Wednesday, January 25, 2012

The System

Last week I put out a request for help. I asked for advice on living without running water. Although they know how to do it better than the rest of us, I wasn't asking people in the third world. I wanted advice from people that have gone without running water either by choice or similar circumstance. Not surprisingly, most of the responses were from fellow Northland College grads. 

The best words of wisdom that came back our way (besides to just drink beer) were from our dear friend Anna. She's an expert at living without indoor plumbing. Her advice: Figure out a system, and put it into action.

This is our system:

1) Fill buckets from the hand-drawn well. We have lots of buckets around the farm, but we bought new (clean) ones for this occasion. What a splurge!


2) Carry buckets into house. Try not to dump water all over the laundry room, kitchen and bathroom floor. 

3) Fill back of toilet. Then we can pretend we have indoor plumbing! As a side note, Farmer John has dreams of building/digging an outhouse at the farm. This may be the excuse he needs. 

4) Fill a big metal pot and put it on the wood stove. Leave it throughout the night for warm water in the evening and hot water in the morning.We dip small bowls out of this pot for washing hands and face, and pour water out of it to use for washing dishes.


5) Refill clean buckets. Place in bathtub for general water use - cooking, dog water, flushing toilet, etc. 


6) We also bought a few other items that aren't normally on the shopping list - jugs of water, baby wipes, dry shampoo and some meals that don't involve a lot of dishes. 


7) For any tasks that involve lots of water we just go somewhere else. Showers and laundry have been provided by Farmer John's family. Plenty of other folks have offered up cabins, apartments and showers for our use over the next couple weeks.

We are grateful to our friends and family for their help and support as we deal with this new farm adventure. Although, it really hasn't been too difficult to handle. We wouldn't want to live like this all the time but are managing for now. The well driller called and said he should be able to start by the end of the week, so running water might not be that far away. 

3 comments:

  1. Lorraine in WisconsinJanuary 25, 2012 at 8:15 PM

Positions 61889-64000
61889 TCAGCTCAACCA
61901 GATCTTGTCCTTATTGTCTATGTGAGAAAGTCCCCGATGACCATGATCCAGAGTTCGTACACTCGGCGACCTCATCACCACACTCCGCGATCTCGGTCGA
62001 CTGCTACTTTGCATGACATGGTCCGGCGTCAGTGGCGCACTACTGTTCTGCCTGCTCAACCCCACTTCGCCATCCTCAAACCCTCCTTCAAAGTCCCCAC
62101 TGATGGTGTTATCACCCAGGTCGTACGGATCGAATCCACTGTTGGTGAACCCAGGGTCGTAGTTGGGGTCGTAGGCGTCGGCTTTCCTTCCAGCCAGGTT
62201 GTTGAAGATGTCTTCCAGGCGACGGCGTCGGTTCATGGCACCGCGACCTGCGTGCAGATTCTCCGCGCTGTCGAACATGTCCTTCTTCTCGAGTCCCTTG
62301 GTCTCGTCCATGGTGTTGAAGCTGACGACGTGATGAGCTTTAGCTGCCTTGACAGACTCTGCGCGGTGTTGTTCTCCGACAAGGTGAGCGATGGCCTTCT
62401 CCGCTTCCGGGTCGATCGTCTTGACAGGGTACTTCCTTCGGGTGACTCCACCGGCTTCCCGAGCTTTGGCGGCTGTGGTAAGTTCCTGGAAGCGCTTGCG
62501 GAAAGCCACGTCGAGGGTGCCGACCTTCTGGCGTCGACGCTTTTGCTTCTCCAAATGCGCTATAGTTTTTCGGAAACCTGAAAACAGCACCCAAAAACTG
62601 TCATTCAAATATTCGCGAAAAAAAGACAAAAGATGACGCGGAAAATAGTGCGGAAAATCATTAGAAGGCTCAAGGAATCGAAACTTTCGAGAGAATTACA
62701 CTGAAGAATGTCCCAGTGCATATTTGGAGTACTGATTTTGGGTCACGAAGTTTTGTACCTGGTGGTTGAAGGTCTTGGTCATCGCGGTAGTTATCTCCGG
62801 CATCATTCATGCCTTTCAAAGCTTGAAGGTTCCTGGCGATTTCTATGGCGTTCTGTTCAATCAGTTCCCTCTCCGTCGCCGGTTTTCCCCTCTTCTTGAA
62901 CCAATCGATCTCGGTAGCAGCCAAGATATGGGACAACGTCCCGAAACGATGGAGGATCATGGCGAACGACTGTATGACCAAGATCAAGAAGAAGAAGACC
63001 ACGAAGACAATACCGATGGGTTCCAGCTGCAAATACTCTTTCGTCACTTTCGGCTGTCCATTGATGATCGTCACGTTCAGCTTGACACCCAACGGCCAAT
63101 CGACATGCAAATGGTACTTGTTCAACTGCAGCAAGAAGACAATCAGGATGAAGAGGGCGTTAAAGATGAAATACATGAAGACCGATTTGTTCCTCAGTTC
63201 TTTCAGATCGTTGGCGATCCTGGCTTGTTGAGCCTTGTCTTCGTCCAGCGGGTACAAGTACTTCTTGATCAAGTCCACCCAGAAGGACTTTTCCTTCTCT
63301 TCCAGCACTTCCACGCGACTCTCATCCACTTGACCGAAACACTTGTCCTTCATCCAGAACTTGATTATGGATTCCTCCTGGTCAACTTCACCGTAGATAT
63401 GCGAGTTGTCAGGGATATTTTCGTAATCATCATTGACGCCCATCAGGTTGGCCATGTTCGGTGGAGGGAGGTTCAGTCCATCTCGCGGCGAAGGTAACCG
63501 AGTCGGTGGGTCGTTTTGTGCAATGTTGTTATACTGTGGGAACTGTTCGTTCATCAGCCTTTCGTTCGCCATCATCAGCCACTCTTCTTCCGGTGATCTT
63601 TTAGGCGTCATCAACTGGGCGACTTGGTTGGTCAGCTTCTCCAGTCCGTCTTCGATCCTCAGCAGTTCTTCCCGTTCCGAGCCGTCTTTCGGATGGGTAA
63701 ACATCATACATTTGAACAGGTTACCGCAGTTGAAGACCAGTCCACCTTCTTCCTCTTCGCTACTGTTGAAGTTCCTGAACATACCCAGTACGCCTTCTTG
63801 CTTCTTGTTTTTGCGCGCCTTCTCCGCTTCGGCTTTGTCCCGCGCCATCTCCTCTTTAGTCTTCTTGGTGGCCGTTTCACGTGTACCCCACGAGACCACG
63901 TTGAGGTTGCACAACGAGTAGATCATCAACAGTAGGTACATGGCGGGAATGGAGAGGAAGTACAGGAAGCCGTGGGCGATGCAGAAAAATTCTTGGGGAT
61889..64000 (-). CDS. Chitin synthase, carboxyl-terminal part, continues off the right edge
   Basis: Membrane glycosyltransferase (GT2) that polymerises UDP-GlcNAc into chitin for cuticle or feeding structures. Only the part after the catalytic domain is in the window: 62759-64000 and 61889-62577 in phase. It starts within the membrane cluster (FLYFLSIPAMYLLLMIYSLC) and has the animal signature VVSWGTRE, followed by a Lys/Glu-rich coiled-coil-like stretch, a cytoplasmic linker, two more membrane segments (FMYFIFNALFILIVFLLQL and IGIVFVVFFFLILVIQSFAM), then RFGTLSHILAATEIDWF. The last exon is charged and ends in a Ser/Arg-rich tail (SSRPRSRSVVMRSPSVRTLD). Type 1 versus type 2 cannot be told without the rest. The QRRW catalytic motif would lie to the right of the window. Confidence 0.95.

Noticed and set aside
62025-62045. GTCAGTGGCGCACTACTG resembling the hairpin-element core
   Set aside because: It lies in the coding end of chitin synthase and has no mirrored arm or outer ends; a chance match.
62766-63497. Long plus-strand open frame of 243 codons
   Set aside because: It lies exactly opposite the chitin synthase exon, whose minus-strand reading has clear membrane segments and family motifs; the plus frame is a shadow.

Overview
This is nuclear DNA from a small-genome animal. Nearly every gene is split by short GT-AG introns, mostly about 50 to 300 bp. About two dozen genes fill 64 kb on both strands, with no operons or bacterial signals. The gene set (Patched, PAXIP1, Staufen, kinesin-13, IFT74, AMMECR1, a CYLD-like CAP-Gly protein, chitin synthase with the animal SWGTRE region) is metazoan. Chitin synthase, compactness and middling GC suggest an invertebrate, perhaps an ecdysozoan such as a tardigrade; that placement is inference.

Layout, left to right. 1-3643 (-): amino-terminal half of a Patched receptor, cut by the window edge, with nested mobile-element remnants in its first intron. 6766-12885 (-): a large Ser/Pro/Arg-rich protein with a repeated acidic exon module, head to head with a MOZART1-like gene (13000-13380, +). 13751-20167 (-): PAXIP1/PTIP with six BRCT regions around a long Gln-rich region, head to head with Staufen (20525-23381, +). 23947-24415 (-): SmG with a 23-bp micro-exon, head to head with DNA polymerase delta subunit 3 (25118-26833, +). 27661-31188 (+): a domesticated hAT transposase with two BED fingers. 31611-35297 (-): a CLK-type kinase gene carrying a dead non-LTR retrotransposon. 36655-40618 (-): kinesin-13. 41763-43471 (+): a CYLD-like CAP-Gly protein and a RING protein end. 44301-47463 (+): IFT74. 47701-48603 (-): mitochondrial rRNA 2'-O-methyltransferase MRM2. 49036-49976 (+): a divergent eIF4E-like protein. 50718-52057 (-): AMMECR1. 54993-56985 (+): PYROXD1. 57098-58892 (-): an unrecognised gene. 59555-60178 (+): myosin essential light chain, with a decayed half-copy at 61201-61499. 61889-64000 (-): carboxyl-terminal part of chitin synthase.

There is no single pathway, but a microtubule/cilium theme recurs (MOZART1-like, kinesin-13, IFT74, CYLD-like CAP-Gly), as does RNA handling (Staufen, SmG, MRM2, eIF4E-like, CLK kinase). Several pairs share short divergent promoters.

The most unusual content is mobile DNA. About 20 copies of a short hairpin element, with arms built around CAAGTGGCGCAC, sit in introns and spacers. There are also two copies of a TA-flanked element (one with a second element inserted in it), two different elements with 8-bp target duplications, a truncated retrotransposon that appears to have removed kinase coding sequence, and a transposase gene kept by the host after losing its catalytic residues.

We never got your call for help, but we have been where you are--no running water. However we did not have livestock depending on us for survival. We chose our lack as we were building our home. You were surprised by it. We dug an outdoor latrine, and constructed a "sun shower" to achieve hot (rather, warm) water for washing (it was spring, on into summer,) obtaining water from a generous neighbor. Bottled water was useful for cooking, and the local YMCA a good place for showering. You got good advice, and are using it well. And how you will appreciate and guard that resource--readily available water!

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  2. When I lived in the tent on the river, carrying water everyday was as natural as, well, breathing. I cherished a fresh rain and caught as much as I could in tarps for things like washing something or other. Even stringing a few smaller tarps will let the animals have some water - like for the chickens. I also learned how very little it really takes to wash the hair and then how to reuse the hair water for other parts - including leg shaving.

    There used to be an outhouse behind the shop. I'm sure there are some family stories about who used it as a library! lol

    It may seem odd to have a strip of water running at the edge of your property that you HAVE to walk across everyday - without being able to use it ... like going thirsty in a raft on the ocean, but then again, there's the hillbillie, or redneck way ... line the bed of the old red truck with some really heavy gage plastic, and when it rains, let it fill. You can always drive that water around to a point.

    Another suggestion ... and I bet they are way cheap this time of year ... a kiddie pool. IF and I hope NEVER - this happens again, you'll have extra water that way.

    And you haven't mentioned ... does the hand drawn well water taste good to you? How about your hair? Is it softer?

    Perhaps you could also put some water in the cellar in those buckets for emergency use when all this is over - just in case.

    You two wanted the taste of life on the farm and boy - you are getting it from the ground up! Pun intended!

    Love ya both!

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  3. Hi Molly,
    Hope everything is okay out there.......I notice you haven't blogged anything lately.

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